I feel a strange need of defending myself here. I should clarify, I am a "newbie" in regards to electronics. I am reading a bunch of free material online because I dont really have the money to buy books. And after I searched online a bunch, I still coulnd't find the answer I was looking for. So I am sorry vaxquis if the question was too stupid for you. But the answers sure helped me getting a broader understanding of the subject. But I have to admit, after realizing what I did wrong, I felt pretty stupid. But hey, you learn from your mistakes! – assasinDN Jun 8 '14 at 19:59

For low frequency operations, a practical diode can be modeled as an ideal diode in series with a voltage source and a resistance as shown below.

D1 is an ideal diode. Vd is the forward cut-in voltage and Rd is the dynamic resistance. But usually Rd is neglected in most of the cases as its value will be small (in $\Omega s$).

Since LED is a diode you can apply the same model. And Vd is 2V in your case. Hence when LED is on, your circuit has a 6V source, 220$\Omega$ resistance and a 2V voltage source (drop), in opposite polarity as 6V source as shown below.

$$\therefore I = \frac{6V-2V}{220\Omega} = 18.18mA$$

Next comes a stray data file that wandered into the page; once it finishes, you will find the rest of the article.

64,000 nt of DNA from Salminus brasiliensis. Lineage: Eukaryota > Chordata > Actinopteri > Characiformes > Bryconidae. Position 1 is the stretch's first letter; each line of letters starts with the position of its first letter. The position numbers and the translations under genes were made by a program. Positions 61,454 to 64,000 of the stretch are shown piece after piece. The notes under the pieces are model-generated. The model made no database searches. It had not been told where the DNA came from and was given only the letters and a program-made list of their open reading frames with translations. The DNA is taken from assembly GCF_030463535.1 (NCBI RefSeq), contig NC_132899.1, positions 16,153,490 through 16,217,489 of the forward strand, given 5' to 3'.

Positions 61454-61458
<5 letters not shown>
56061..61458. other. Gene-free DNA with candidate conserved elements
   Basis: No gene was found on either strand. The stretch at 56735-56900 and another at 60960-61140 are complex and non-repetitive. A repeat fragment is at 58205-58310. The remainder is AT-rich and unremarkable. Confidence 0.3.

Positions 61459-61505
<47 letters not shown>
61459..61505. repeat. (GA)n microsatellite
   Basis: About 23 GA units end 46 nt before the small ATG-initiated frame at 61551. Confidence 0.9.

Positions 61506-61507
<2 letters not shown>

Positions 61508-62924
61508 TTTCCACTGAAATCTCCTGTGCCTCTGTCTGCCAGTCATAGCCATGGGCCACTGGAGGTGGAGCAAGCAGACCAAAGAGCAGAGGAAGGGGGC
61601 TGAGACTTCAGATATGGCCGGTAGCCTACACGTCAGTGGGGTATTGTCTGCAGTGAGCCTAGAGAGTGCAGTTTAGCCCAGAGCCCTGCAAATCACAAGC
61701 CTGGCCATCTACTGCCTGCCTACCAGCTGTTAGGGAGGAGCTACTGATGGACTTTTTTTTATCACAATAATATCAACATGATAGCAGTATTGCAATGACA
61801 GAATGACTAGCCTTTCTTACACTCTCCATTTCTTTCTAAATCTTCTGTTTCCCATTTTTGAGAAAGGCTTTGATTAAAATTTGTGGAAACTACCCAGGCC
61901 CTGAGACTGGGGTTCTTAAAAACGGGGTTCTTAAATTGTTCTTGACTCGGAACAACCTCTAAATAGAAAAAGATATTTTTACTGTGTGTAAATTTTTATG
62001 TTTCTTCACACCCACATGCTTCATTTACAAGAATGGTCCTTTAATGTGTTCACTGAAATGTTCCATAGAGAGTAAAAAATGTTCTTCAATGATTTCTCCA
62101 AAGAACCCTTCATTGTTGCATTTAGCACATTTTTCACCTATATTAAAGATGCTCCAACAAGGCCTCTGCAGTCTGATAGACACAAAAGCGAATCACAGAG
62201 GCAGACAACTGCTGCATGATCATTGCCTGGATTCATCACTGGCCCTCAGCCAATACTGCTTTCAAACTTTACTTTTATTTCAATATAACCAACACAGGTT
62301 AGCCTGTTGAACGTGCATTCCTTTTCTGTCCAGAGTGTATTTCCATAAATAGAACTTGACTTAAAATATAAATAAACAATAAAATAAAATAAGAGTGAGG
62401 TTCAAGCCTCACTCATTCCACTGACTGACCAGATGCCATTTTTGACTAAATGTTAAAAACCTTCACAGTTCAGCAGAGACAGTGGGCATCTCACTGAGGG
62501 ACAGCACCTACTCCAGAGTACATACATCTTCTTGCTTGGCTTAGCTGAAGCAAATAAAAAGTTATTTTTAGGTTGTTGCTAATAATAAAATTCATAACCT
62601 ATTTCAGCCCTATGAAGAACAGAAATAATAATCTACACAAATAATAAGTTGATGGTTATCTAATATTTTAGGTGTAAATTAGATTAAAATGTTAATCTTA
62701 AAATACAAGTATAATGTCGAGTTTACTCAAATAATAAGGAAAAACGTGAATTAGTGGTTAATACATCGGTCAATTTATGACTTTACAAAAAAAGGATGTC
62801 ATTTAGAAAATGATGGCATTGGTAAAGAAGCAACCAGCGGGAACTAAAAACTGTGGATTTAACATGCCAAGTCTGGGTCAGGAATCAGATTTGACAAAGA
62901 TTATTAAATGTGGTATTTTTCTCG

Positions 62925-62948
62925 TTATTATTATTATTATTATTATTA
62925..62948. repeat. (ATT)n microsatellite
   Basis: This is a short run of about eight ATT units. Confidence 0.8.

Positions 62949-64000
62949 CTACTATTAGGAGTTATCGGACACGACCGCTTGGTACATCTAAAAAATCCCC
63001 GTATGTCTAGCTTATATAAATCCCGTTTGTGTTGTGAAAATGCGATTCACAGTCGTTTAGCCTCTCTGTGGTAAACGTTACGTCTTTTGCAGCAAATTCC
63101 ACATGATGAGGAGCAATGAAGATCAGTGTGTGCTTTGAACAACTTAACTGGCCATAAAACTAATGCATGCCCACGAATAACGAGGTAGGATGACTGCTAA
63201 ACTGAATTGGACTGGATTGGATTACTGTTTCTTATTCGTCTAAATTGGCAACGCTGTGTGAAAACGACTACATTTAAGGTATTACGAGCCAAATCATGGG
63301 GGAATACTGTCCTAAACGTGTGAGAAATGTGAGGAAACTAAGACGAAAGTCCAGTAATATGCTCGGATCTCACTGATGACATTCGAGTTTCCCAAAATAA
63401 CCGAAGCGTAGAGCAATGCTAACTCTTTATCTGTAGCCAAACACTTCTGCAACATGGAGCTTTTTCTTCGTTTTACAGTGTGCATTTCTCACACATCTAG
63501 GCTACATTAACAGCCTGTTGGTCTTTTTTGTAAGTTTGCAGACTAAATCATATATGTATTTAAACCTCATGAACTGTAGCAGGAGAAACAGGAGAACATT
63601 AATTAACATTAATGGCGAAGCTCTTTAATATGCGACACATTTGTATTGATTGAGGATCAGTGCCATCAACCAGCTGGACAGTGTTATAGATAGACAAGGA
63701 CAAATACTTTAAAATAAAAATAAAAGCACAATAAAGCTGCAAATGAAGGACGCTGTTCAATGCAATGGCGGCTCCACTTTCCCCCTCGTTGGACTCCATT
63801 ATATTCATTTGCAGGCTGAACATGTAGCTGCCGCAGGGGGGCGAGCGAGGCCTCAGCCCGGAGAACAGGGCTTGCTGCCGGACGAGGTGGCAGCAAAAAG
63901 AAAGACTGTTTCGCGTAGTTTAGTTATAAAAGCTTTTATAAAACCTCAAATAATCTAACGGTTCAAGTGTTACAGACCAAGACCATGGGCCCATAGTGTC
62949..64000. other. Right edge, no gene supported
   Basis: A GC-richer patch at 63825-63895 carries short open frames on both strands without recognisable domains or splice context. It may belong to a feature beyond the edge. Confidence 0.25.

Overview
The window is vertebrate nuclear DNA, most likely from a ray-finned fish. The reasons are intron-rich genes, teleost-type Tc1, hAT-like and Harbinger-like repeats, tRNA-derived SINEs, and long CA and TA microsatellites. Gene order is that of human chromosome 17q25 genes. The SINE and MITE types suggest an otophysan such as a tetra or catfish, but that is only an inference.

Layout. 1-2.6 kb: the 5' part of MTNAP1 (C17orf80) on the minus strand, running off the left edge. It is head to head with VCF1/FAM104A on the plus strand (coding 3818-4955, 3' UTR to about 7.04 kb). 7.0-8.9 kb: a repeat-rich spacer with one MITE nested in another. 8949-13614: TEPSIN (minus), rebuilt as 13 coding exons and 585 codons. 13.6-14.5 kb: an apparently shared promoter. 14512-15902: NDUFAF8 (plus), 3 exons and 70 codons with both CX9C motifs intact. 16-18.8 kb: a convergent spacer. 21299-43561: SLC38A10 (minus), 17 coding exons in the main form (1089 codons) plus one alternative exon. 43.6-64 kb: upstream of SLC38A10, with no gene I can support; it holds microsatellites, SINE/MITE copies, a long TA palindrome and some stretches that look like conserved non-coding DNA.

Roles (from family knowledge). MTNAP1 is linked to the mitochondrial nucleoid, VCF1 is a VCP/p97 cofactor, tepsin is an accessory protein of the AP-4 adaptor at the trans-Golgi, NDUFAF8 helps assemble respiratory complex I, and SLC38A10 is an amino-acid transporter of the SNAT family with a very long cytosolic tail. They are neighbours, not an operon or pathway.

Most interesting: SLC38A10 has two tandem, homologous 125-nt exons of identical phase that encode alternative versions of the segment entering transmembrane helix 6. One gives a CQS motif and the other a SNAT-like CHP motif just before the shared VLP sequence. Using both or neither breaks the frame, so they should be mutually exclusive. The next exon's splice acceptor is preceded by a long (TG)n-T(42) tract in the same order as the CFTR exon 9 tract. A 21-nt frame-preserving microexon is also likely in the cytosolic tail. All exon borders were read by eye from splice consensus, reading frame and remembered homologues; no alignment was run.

You missed the Vd in your calculations.

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I gave you the accepted answer because I think you explained it the best. Though all the answers were awesome and I greatly appreciate them all, but I only have one button of approval to give. Thanks to you all! :) – assasinDN Jun 7 '14 at 15:47
@assasinDN that is fine. Some people tend to give the first answer acceptance, regardless of merit of the answer. StackExchange prefers that the most helpful answer, not technically right or first answer, be accepted. For the rest, that's what the upvote/downvote arrows are for. :D – Passerby Jun 8 '14 at 7:48
I wouldn't go as far as to say that Vd is a "voltage source"; that's quite risky, because, in any aplication Vd is actually Vd(I) - and, even in simplest cases, Vd is variable, e.g. when the Vsrc is < Vd (common case when working with battery-powered LEDs). I'd rather say that diode has variable (semiconductor, i.e. P-N junction) resistance creating the voltage drop and also stray capacitance (which, in fact, can be skipped); saying a diode is a 'voltage source' can be very misleading. – vaxquis Jun 8 '14 at 12:42